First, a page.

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ASUS ROG Strix 1080 Review: Certified Monster

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NVIDIA’s GTX 1080 graphics cards are probably the fastest GPUs in the market right now, and is the defacto choice for hardcore gamers that want the very best. It’s not surprising then that the resulting cards from hardware manufacturers have been impressive to say the least – the Pascal architecture that powers the newest generation of NVIDIA GPUs is probably the best that we’ve ever seen, capable of driving insane graphics and VR for people lucky enough to have the spare cash for these bad boys.

And just like clockwork, ASUS has also released their own interpretation of GTX 1080 – the ROG Strix 1080. While there’s already no question of the card’s performance, ASUS has added quite a few new features to their beast of a GPU that should differentiate them from the crowd.

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Since the ROG Strix 1080 is the top dog in the Pascal family of GPUs (eclipsed only by the new Titan X), it’s not surprising that it takes up a lot of space in a gaming rig. At a total length of 11.73 inches (or 29.8 cm) it’s certainly one of the biggest GPU’s we’ve ever used, but it’s still a hair shorter than Zotac’s own 1080 offering. The card’s overall size mean that it takes up two PCI-E slots, so you’ll have to account for that if ever you decide to buy it.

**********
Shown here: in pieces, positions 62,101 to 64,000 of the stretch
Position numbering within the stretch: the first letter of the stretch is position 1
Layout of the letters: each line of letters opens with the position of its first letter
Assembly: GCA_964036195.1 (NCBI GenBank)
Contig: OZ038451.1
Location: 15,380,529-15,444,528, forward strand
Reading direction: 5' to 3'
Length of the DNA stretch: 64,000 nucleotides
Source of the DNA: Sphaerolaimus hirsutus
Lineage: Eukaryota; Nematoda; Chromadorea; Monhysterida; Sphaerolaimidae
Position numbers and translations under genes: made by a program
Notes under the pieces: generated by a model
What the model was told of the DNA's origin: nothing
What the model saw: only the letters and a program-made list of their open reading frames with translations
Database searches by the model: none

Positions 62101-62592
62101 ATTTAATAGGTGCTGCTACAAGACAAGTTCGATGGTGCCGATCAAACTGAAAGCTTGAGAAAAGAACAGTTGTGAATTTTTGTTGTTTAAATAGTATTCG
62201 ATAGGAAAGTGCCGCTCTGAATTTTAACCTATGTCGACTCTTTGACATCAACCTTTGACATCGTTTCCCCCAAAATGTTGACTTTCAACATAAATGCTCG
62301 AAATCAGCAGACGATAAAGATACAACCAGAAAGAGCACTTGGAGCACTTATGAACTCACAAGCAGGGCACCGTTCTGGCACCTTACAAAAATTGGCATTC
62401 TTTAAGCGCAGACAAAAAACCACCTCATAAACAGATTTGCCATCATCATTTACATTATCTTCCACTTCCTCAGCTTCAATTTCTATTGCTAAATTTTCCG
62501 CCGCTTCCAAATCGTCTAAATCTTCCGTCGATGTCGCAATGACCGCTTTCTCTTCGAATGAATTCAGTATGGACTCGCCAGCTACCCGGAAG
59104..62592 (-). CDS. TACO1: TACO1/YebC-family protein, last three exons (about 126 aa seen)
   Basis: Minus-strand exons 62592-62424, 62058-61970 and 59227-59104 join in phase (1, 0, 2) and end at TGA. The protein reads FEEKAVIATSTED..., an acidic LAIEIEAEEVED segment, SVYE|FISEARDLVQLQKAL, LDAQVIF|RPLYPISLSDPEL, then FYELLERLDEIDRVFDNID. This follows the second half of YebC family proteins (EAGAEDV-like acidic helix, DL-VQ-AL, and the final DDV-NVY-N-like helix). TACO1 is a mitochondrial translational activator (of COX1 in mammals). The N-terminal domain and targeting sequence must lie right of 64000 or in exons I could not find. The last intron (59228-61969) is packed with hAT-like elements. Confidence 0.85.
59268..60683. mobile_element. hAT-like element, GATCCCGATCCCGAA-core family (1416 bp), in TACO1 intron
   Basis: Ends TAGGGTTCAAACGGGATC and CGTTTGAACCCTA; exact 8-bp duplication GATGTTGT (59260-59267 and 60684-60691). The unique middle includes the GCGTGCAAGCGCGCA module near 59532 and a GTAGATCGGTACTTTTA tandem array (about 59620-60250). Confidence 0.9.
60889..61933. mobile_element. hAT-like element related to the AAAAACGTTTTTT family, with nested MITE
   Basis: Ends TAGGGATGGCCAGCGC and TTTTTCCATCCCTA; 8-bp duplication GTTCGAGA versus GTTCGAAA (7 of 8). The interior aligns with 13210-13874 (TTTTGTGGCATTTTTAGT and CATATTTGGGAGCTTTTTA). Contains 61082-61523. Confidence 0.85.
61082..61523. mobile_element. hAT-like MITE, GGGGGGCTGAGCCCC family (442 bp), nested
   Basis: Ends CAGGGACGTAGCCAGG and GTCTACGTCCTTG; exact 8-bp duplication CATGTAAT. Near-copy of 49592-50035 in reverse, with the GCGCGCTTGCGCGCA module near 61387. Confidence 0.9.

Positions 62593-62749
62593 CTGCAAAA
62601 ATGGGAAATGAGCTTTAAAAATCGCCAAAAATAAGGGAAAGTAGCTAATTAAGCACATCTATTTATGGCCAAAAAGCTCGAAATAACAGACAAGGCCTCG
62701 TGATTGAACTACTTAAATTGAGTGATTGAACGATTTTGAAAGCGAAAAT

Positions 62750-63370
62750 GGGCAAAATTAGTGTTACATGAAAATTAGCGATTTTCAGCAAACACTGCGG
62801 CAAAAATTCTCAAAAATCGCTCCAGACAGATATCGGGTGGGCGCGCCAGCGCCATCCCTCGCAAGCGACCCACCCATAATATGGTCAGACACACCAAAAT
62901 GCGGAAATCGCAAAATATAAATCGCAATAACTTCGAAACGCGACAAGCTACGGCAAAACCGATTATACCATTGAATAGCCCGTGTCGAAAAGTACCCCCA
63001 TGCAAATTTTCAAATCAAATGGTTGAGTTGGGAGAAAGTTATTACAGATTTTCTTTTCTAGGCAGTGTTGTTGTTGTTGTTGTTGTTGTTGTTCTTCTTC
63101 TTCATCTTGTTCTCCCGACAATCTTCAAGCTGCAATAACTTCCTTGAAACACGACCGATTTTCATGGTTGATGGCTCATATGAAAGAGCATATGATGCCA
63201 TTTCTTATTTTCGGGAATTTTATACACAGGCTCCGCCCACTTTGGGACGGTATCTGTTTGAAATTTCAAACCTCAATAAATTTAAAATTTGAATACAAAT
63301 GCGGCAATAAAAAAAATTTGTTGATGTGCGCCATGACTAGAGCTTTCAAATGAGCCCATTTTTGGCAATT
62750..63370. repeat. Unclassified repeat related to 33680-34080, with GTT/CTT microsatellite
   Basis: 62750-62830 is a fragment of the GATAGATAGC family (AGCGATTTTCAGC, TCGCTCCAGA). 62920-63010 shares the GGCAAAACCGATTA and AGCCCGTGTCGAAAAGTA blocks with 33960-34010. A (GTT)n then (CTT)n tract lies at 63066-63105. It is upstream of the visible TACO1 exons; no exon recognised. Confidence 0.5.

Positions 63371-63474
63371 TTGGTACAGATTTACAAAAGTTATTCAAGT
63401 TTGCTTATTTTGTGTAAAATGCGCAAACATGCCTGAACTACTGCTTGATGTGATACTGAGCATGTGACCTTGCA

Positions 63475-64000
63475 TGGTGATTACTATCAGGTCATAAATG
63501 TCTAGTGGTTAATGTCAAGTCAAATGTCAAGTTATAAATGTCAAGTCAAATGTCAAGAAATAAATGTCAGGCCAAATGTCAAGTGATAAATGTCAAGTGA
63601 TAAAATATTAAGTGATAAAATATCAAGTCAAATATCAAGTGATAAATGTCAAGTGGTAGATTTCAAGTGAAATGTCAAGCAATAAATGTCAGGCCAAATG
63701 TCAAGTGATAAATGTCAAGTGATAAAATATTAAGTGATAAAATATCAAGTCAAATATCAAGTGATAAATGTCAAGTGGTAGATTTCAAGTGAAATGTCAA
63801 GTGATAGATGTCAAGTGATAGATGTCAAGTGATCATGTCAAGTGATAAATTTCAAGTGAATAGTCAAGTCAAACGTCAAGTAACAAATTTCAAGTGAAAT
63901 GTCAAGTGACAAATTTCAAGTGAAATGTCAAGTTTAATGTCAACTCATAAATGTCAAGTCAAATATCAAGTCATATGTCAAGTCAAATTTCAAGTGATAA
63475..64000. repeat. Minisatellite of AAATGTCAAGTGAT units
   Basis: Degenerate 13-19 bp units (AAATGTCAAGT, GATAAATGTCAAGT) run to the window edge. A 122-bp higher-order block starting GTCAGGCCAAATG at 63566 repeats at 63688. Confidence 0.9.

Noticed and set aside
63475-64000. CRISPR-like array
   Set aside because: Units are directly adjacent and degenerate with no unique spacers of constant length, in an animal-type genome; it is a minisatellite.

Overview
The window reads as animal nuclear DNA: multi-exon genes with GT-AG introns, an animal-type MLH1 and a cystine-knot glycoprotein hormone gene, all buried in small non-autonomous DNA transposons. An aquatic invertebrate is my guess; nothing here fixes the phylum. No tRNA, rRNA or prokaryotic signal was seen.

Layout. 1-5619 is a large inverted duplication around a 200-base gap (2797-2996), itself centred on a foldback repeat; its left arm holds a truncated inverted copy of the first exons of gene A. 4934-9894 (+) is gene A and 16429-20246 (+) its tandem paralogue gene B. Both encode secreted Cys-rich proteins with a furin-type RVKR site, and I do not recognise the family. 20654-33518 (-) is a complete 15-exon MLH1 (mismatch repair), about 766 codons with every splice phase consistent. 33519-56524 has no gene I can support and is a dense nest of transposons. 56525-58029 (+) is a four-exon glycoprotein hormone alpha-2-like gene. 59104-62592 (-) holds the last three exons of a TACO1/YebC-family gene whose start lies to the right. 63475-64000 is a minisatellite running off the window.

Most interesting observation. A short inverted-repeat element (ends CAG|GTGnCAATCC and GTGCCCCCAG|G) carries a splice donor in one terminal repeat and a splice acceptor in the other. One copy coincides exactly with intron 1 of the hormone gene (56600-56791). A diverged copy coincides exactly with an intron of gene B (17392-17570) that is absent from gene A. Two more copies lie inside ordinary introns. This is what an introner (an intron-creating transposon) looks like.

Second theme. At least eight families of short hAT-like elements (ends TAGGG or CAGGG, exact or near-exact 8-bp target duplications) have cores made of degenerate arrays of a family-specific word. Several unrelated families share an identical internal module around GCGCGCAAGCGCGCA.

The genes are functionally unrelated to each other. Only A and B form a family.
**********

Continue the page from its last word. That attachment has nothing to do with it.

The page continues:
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As far asthetics go, the new card looks boss. The card sports a very aggressive design aesthetic, which uses “wing-blade” fans and angular lines on the front. ASUS pretty much built the new card up from the group up around the GPU, along with their cooling solution, dubbed DirectCU III. The triple fan setup is complimented by heatpipes that contact the GPU directly for better heat dissipation under full loads. The cooling solution on the ROG Strix 1080 is good enough that the triple fans won’t kick in until the GPU’s temperature hits 60 degrees Celcius, which ensures silent operation. You can also connect the fans of your chassis to your GPU as well via the two 4-pin GPU-controlled headers for better thermal control.

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The ROG Strix 1080 also has Aura RGB lighting on the shroud and backplate, which can be customized and synchronized with any component that supports it. That means that your motherboard, GPU, keyboard and mouse can potentially have the same color scheme that you choose while you’re gaming.

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ASUS has deviated from the normal 1 HDMI and 3 DisplayPort setup of other card manufacturers. The ROG Strix 1080 has two HDMI ports, two DisplayPorts and a single DVI port on the back. This setup favors VR headset owners, since you can connect both a VR headset AND a monitor to the card at the same time. Up to four displays can be driven by the card at any given time, making it perfect for crazy, multi-monitor setups.